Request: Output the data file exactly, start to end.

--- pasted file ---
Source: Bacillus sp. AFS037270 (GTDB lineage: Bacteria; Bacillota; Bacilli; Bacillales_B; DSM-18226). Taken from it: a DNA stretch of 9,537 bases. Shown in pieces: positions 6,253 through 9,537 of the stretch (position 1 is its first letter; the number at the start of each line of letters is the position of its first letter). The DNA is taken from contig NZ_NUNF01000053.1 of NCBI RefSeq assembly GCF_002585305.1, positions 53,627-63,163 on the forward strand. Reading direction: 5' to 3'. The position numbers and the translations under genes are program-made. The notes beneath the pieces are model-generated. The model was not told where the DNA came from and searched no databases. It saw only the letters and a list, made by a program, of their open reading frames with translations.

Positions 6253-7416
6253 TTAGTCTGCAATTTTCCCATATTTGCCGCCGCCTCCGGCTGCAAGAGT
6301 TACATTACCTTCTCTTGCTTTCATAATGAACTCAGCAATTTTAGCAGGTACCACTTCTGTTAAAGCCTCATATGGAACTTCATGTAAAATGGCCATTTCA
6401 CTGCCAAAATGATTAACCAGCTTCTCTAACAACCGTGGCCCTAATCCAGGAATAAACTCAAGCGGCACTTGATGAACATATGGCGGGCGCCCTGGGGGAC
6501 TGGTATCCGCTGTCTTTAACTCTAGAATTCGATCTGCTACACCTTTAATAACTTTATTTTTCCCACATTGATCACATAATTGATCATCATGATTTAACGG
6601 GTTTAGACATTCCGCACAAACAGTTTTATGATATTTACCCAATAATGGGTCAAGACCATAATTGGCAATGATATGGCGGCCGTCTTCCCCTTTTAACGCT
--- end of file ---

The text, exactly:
Source: Bacillus sp. AFS037270 (GTDB lineage: Bacteria; Bacillota; Bacilli; Bacillales_B; DSM-18226). Taken from it: a DNA stretch of 9,537 bases. Shown in pieces: positions 6,253 through 9,537 of the stretch (position 1 is its first letter; the number at the start of each line of letters is the position of its first letter). The DNA is taken from contig NZ_NUNF01000053.1 of NCBI RefSeq assembly GCF_002585305.1, positions 53,627-63,163 on the forward strand. Reading direction: 5' to 3'. The position numbers and the translations under genes are program-made. The notes beneath the pieces are model-generated. The model was not told where the DNA came from and searched no databases. It saw only the letters and a list, made by a program, of their open reading frames with translations.

Positions 6253-7416
6253 TTAGTCTGCAATTTTCCCATATTTGCCGCCGCCTCCGGCTGCAAGAGT
6301 TACATTACCTTCTCTTGCTTTCATAATGAACTCAGCAATTTTAGCAGGTACCACTTCTGTTAAAGCCTCATATGGAACTTCATGTAAAATGGCCATTTCA
6401 CTGCCAAAATGATTAACCAGCTTCTCTAACAACCGTGGCCCTAATCCAGGAATAAACTCAAGCGGCACTTGATGAACATATGGCGGGCGCCCTGGGGGAC
6501 TGGTATCCGCTGTCTTTAACTCTAGAATTCGATCTGCTACACCTTTAATAACTTTATTTTTCCCACATTGATCACATAATTGATCATCATGATTTAACGG
6601 GTTTAGACATTCCGCACAAACAGTTTTATGATATTTACCCAATAATGGGTCAAGACCATAATTGGCAATGATATGGCGGCCGTCTTCCCCTTTTAACGCT